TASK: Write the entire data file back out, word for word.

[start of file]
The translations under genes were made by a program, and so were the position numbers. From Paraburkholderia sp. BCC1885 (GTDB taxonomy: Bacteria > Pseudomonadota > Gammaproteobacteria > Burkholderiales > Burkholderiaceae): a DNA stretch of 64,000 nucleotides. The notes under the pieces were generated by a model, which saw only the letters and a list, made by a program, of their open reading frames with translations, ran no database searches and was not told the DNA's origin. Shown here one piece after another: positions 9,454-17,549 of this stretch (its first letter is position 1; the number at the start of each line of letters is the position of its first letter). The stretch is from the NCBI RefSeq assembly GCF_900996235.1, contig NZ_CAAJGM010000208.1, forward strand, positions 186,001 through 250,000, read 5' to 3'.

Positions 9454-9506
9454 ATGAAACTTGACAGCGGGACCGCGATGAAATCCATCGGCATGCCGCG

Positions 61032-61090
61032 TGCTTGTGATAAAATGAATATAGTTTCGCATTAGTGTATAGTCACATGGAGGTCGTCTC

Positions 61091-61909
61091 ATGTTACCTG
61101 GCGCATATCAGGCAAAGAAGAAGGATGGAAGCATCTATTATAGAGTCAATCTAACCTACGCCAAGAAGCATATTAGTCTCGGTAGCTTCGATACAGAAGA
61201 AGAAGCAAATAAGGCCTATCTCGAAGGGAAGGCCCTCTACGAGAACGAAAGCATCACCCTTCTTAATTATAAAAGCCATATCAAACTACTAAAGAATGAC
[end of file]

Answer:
The translations under genes were made by a program, and so were the position numbers. From Paraburkholderia sp. BCC1885 (GTDB taxonomy: Bacteria > Pseudomonadota > Gammaproteobacteria > Burkholderiales > Burkholderiaceae): a DNA stretch of 64,000 nucleotides. The notes under the pieces were generated by a model, which saw only the letters and a list, made by a program, of their open reading frames with translations, ran no database searches and was not told the DNA's origin. Shown here one piece after another: positions 9,454-17,549 of this stretch (its first letter is position 1; the number at the start of each line of letters is the position of its first letter). The stretch is from the NCBI RefSeq assembly GCF_900996235.1, contig NZ_CAAJGM010000208.1, forward strand, positions 186,001 through 250,000, read 5' to 3'.

Positions 9454-9506
9454 ATGAAACTTGACAGCGGGACCGCGATGAAATCCATCGGCATGCCGCG

Positions 61032-61090
61032 TGCTTGTGATAAAATGAATATAGTTTCGCATTAGTGTATAGTCACATGGAGGTCGTCTC

Positions 61091-61909
61091 ATGTTACCTG
61101 GCGCATATCAGGCAAAGAAGAAGGATGGAAGCATCTATTATAGAGTCAATCTAACCTACGCCAAGAAGCATATTAGTCTCGGTAGCTTCGATACAGAAGA
61201 AGAAGCAAATAAGGCCTATCTCGAAGGGAAGGCCCTCTACGAGAACGAAAGCATCACCCTTCTTAATTATAAAAGCCATATCAAACTACTAAAGAATGAC